Kaiser Permanente Arbitration Cases Show ‘Systemic Problems,’ Critics Say
Nine cases since 1995 in which arbitrators have found Kaiser Permanente liable for patient injuries or deaths "illustrate the same dangers identified by state officials 'who have levied a $1.1 million fine against the HMO:' not enough staff and overcrowded facilities," critics of the insurer say. According to summaries of the nine arbitration cases, obtained by the Los Angeles Times, Kaiser has been ordered to pay more than $3.5 million for "lapses in emergency or urgent care" since 1995. "Dissatisfied" Kaiser patients who seek damages must go through arbitration, because the HMO "requires enrollees to waive their right to sue," the Times reports. Attorneys for patients say that problems at Kaiser are "more extensive" than the public record suggests, because "only a fraction of what Kaiser has paid out in cases that were settled and sealed from the view of both the public and HMO regulators" is in the public record. Records show that Kaiser has settled nearly half of its recent arbitration cases, the Times reports. Bruce Levenson, a lawyer in one of the arbitration cases, said, "There's systemic problems with everything they do. I think they give you as little care as they possibly can. ... They cut corners" (Ornstein, Los Angeles Times, 1/2). The Department of Managed Health Care levied a $1 million fine against Kaiser in May 2000 for "systemic problems" in its emergency care system and increased the fine by $100,000 last year after adding two patients to the original complaint (California Healthline, 11/29).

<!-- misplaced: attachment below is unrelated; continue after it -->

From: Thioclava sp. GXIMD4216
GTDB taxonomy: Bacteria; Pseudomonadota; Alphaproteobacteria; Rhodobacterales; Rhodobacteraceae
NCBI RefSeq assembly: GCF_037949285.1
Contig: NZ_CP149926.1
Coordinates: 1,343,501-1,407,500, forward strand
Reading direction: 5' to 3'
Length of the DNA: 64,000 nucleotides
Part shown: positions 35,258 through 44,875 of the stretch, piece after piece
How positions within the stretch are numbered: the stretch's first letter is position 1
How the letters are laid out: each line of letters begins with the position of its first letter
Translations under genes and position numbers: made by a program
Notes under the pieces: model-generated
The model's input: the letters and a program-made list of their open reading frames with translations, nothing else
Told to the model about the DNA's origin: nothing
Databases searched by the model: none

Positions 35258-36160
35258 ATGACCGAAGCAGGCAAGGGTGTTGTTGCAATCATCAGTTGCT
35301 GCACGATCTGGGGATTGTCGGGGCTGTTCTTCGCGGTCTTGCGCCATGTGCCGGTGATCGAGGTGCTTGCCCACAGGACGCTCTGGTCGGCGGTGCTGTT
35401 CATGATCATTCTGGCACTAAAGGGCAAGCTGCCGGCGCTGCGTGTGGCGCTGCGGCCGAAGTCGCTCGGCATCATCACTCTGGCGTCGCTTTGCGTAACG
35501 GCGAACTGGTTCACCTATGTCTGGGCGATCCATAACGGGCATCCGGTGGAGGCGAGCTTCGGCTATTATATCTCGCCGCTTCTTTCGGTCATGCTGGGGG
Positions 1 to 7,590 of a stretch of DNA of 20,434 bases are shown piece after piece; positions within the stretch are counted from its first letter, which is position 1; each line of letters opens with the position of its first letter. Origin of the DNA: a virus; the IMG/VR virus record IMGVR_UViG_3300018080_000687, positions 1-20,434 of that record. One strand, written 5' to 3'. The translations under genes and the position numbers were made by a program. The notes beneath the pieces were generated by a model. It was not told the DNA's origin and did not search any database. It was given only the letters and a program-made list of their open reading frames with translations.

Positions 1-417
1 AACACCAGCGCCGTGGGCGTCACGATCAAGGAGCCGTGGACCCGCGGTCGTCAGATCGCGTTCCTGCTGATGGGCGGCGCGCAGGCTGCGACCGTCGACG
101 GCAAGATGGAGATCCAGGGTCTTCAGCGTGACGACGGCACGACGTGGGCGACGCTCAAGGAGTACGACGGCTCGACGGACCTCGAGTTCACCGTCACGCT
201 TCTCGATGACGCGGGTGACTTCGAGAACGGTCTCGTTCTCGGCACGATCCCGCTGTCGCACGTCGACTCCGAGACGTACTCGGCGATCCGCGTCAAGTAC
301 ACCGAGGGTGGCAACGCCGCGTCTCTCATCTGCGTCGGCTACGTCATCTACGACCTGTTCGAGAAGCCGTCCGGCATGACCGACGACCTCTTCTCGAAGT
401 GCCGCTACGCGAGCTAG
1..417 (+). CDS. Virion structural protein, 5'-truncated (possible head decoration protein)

Kaiser "denies that it has systemic problems," the Times reports. Given that millions of patients receive care through Kaiser, the HMO said the arbitration cases should not be considered a pattern. Kaiser spokesperson Jim Anderson said that the health plan is more likely than other insurers to be "targeted by arbitration complaints" because it owns its hospitals and works "primarily" with one medical group, which leads patients to "associate quality of care with the HMO itself." He said, "These cases are obviously things that everybody wants to pay attention to. But to suggest anything other than that they represent [nine] individual medical malpractice cases is stretching a long way" (Los Angeles Times, 1/2).